New Facebook Privacy Changes Feature Simpler Privacy Shortcuts & Request And Removal Tool
No longer will users be required to navigate through both account & privacy settings pages to manage sensitive Facebook information. The social networking giant is releasing a series of features that simplifies privacy controls thanks to new tools, a centralized settings page and simple privacy shortcuts.
Facebook’s privacy has come under fire legally and competitively with the ease of Google+’s selected sharing and straightforward privacy. The new changes being implemented by Facebook will make privacy an elementary procedure for users.
Better Privacy Controls & Shortcuts
The most noticeable change for users will occur in the upper left corner in the notification bar. A new lock icon will exist that feature simple shortcuts like “Who can see my stuff?,” “Who can contact me?,” and “How Do I Stop Someone From Bothering Me?” The previous two pages (account settings & privacy settings) will be combined so that all necessary information will be housed in one location.
Apps will also be requiring new permissions for user information. Instead of creating one notification message about using information and posting information, two seperate notifications will exist to help users better control what they share with apps. For example, with this method a user can sharing of personal data with Spotify in one request, but deny Spotify from posting on their wall in another request.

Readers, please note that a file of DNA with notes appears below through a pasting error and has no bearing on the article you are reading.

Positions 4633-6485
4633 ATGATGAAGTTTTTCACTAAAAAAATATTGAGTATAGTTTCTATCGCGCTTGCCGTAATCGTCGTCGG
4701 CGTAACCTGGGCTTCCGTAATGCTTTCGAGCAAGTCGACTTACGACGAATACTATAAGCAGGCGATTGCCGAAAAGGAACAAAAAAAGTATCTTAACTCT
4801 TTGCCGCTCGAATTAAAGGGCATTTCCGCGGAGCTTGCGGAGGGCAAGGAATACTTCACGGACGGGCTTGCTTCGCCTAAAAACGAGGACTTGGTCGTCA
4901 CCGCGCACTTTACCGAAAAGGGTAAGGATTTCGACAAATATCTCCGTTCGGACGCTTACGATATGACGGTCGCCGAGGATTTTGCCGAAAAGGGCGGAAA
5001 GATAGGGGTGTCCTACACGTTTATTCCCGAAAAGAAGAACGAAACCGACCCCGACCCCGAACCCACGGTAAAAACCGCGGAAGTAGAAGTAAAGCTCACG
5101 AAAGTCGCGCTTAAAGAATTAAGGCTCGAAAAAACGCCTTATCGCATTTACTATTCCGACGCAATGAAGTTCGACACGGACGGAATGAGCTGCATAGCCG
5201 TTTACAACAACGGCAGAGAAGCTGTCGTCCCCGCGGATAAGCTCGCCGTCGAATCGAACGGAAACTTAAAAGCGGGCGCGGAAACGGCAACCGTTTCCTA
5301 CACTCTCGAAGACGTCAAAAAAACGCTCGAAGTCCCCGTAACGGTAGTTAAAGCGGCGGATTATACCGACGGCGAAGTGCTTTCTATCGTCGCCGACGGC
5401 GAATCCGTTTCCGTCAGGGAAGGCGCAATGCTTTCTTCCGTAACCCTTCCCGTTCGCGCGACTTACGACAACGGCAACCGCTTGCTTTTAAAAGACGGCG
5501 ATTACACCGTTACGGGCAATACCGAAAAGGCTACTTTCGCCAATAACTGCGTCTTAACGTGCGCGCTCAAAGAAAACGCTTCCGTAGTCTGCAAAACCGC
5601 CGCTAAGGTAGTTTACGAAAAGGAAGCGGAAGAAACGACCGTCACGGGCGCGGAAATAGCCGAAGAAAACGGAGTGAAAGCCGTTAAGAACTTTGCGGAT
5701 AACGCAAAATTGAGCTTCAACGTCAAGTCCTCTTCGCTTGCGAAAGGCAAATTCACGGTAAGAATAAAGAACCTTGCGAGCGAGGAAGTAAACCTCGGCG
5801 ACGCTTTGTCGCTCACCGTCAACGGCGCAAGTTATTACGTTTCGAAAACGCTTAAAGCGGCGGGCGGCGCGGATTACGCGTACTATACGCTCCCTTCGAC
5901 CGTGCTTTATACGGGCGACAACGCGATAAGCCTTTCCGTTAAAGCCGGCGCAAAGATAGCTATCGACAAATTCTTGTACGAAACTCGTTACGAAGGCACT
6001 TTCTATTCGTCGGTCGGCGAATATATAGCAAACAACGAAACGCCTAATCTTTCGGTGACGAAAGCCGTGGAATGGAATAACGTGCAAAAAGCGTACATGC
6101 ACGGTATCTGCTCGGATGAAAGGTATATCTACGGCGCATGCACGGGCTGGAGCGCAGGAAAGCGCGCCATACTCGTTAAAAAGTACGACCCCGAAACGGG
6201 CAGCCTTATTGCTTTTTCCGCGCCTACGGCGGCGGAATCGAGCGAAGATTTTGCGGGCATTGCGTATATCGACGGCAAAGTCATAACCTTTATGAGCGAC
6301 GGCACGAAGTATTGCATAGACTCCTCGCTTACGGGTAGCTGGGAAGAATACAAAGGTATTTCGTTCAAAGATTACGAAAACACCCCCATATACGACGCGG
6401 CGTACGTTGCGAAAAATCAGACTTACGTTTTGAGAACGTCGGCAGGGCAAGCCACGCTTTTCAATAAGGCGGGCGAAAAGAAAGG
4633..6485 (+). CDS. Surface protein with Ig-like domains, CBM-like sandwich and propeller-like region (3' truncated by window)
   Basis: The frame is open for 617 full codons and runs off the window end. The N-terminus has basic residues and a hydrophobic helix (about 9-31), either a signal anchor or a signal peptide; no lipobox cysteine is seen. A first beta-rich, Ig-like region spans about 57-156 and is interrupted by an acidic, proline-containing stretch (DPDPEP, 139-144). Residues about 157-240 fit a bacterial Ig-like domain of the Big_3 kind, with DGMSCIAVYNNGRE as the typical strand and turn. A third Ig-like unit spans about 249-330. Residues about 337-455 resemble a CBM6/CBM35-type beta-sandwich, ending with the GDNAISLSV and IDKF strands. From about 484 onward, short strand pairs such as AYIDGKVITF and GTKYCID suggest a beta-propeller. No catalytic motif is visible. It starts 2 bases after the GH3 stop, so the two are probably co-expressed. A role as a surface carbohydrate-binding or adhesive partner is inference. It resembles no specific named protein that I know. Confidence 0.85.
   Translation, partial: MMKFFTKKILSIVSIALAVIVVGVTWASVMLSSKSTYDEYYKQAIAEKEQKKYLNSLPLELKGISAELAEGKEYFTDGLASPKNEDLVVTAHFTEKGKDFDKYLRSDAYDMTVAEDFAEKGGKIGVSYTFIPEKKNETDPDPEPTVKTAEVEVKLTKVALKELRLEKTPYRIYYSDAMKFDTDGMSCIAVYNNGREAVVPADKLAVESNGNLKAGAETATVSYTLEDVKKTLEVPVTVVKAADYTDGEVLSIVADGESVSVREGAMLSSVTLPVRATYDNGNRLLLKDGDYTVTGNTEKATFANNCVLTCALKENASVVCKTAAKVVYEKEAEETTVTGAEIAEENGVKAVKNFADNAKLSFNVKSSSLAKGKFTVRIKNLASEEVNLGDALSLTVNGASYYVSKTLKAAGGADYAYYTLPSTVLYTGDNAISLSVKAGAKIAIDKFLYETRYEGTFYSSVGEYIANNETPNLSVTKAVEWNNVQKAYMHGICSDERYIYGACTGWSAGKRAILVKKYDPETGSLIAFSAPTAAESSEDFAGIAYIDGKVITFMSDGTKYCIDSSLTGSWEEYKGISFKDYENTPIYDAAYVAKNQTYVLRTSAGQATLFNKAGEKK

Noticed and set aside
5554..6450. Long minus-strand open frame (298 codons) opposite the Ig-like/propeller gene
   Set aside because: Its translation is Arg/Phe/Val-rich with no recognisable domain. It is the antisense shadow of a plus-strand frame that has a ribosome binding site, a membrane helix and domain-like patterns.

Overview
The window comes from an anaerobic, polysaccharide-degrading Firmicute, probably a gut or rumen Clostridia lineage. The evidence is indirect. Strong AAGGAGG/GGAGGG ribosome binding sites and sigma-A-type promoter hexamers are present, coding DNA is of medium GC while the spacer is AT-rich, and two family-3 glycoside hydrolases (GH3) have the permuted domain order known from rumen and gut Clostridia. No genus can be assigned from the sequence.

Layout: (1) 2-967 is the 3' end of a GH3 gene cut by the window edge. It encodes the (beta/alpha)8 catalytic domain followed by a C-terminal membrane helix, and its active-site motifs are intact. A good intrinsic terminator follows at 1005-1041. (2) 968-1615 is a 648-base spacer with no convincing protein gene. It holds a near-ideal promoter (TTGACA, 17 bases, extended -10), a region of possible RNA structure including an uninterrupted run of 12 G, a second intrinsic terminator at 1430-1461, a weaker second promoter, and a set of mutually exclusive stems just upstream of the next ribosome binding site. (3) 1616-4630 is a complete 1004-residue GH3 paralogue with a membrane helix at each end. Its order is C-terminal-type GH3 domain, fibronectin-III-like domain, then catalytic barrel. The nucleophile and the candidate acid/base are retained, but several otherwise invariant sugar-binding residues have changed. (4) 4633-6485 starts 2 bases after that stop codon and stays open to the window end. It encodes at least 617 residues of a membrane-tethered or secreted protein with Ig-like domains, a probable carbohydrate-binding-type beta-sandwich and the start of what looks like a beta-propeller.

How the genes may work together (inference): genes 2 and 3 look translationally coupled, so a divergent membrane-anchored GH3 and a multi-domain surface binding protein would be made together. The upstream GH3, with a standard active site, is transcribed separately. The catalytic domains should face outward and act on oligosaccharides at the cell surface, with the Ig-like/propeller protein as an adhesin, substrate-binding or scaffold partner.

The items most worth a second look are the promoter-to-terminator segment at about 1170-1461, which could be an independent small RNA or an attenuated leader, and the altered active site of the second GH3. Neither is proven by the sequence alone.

Better Education Around Privacy
More in-context notices will be coming to Facebook to help educate users on the fly. A series of messages will be displayed to show what content is hidden, and what it actually means from a privacy standpoint.
Updates to the activity log will also help users understand just who can see eacy activity posted to Facebook. The updates will allow users to see what posts have been hidden, and where other posts appear on Facebook.
New Privacy Tools
A new “Request and Removal Tool” will be available to users that will allow them to take action on photos they’ve been tagged in.
The tool will work across multiple pictures and will let users ask friends to take down pictures they don’t like, along with explanations why. The tool will also allow for the un-tagging of multiple pictures at once.
These tools will begin rolling out during the end of 2012.
Some opinions expressed in this article may be those of a guest author and not necessarily Marketing Land. Staff authors are listed here.
(Some images used under license from Shutterstock.com.)
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